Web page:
Who were Lois and Eunice in the Bible?Lois and Eunice are mentioned in 2 Timothy 1:5 as the grandmother and mother to Timothy, leader of the church in Ephesus. Eunice was a Jewish believer married to a Greek man (Acts 16:1). The role of Timothy's father is a bit unclear. He could have been a non-believing Greek and therefore is not mentioned as having contributed to Timothy's spiritual knowledge. Or he might have died when Timothy was young. Regardless of the situation, Eunice and her mother (or perhaps mother-in-law), Lois, ensured that Timothy knew the Jewish Scriptures. In 2 Timothy 3:15 Paul writes to Timothy that "from childhood you have been acquainted with the sacred writings, which are able to make you wise for salvation through faith in Christ Jesus." Paul credits Lois's and Eunice's godly influence in teaching the Scriptures to Timothy as the groundwork that enabled Timothy to have a "sincere faith" of his own (2 Timothy 1:5).
Despite this faithful upbringing from his mother and grandmother, because Timothy's father was a Greek, he did not get to participate in every Jewish ritual. Acts 16:3 records that Timothy had not been circumcised on the eighth day after birth like other Jewish boys. In order to gain the trust and respect of the Jews in that area, Paul circumcised Timothy as a young man. Paul took on the role of spiritual father to Timothy. Paul lovingly calls Timothy "my true child in the faith" (1 Timothy 1:2).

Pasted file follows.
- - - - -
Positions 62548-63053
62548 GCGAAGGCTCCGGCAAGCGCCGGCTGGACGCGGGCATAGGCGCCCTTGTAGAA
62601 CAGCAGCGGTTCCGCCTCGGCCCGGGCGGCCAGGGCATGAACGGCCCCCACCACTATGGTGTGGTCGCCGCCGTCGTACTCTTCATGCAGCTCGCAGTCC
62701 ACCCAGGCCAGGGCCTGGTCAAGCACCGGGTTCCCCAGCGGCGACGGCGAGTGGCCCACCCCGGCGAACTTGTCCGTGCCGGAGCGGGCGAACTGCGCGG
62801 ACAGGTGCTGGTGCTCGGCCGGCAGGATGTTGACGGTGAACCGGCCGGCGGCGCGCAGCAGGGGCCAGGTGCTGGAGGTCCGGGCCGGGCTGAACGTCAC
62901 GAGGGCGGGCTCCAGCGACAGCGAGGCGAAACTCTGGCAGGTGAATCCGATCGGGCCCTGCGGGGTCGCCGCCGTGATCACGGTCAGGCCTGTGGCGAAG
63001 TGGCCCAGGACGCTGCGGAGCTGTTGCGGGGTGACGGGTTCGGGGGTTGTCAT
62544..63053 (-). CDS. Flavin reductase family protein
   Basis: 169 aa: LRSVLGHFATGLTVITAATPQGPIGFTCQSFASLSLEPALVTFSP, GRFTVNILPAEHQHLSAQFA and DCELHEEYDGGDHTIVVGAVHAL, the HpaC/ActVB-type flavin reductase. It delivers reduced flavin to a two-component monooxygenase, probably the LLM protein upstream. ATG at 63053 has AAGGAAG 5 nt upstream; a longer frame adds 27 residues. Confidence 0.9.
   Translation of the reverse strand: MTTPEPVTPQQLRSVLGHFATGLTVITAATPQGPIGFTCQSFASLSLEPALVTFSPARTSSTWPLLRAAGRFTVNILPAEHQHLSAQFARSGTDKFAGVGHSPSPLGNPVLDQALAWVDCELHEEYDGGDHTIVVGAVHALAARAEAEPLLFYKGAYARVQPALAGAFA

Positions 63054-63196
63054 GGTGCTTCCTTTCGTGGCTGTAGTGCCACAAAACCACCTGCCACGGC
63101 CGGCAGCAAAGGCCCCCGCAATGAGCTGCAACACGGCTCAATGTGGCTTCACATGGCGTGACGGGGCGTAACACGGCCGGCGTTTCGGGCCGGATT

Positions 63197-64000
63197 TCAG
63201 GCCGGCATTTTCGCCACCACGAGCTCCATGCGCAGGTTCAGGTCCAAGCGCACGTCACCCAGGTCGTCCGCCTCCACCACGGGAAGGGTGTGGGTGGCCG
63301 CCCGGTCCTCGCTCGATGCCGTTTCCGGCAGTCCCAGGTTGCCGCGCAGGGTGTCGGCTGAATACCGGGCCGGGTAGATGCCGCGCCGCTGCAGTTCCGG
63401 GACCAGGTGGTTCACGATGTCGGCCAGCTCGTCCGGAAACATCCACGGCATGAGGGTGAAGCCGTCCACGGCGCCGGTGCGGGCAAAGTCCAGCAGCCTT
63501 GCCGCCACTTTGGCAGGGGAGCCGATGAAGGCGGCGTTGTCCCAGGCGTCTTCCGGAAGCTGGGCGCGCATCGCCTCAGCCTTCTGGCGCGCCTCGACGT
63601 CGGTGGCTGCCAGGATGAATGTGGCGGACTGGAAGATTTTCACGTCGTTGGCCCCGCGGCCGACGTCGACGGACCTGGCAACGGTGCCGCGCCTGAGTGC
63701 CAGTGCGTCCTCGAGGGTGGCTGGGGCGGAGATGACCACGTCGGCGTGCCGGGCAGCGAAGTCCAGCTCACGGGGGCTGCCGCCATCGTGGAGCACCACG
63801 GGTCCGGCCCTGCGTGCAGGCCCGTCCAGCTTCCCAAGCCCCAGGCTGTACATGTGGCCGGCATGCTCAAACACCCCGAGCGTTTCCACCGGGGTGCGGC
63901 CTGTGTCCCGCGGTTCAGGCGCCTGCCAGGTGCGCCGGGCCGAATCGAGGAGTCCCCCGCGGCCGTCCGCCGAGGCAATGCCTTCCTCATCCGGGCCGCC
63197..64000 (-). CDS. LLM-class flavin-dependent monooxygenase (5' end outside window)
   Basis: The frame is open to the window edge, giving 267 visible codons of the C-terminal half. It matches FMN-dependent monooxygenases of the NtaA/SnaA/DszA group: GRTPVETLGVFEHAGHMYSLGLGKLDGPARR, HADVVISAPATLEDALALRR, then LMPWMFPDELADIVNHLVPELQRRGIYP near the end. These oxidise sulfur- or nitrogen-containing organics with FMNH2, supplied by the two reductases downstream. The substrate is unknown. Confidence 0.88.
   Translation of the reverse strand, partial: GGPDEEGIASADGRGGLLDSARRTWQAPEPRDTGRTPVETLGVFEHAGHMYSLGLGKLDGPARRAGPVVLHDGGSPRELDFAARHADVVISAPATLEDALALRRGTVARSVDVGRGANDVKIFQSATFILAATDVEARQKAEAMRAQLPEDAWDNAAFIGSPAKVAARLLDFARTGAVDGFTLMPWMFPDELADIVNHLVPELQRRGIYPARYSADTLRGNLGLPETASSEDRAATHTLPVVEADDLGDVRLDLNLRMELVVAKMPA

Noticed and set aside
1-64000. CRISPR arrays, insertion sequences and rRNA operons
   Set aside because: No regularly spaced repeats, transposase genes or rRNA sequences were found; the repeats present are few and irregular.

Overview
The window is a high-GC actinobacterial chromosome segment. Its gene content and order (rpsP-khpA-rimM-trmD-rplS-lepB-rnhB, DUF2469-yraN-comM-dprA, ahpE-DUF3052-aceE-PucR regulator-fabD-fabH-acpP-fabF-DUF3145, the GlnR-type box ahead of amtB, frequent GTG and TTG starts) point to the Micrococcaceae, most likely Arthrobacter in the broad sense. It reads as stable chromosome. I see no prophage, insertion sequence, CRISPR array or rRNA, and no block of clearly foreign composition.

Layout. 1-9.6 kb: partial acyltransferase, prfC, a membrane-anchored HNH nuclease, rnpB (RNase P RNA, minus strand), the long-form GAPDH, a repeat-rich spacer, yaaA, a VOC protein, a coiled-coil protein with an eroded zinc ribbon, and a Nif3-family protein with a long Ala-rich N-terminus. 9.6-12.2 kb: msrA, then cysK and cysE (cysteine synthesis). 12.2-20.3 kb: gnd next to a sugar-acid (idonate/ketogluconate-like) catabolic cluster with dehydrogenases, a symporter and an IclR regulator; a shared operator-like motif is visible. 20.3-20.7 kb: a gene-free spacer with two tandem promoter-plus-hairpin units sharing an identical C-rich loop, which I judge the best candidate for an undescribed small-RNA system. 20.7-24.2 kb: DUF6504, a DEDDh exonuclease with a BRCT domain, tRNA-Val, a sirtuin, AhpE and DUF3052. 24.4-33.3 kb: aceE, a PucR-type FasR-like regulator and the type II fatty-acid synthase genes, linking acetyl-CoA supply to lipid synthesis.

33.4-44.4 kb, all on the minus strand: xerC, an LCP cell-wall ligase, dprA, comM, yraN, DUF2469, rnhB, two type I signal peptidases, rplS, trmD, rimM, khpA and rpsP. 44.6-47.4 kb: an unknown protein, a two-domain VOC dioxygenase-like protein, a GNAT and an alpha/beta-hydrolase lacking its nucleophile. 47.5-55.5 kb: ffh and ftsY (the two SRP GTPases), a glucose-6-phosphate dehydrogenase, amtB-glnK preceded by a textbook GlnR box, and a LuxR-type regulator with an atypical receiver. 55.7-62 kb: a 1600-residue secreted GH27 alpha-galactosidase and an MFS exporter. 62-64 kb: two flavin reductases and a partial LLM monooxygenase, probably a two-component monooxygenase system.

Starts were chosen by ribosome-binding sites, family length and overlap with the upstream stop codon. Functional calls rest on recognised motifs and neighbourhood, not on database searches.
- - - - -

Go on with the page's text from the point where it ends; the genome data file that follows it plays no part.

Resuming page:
While Paul certainly taught, mentored, and encouraged Timothy in the faith, he is quick to call out Lois and Eunice by name as the ones who began Timothy's legacy of faith. He says, the "faith that dwelt first in your grandmother Lois and your mother Eunice and now, I am sure, dwells in you as well" (2 Timothy 1:5). Lois's and Eunice's example of exercising a sincere faith of their own and then sharing their faith and teaching Scripture to Timothy should be an encouragement to every mother and grandmother. Their commitment to raising Timothy to know God's Word gave him the foundation he needed to become a godly influence in Ephesus.
These women's example shows that believing family members have a responsibility to raise their descendants to know God's Word. A grandmother has the opportunity to instill the groundwork for faith in her grandchildren. That responsibility does not rest solely with the parents. Furthermore, Eunice's example shows that a mother should not defer the spiritual health of her children to a non-believing father. Paul's example further encourages us to take on the responsibility of mentoring those who may not have godly family members to follow.
Ultimately, Timothy was not the only person to benefit from the godly influence of his mother, his grandmother, and his spiritual father, but the entire church in Ephesus reaped the benefits of their godly influence. Paul was right to recognize Lois and Eunice by name for their part in establishing Timothy in the faith. Perhaps one day, other mothers and grandmothers of other children will be recognized for their faithful influence as well.
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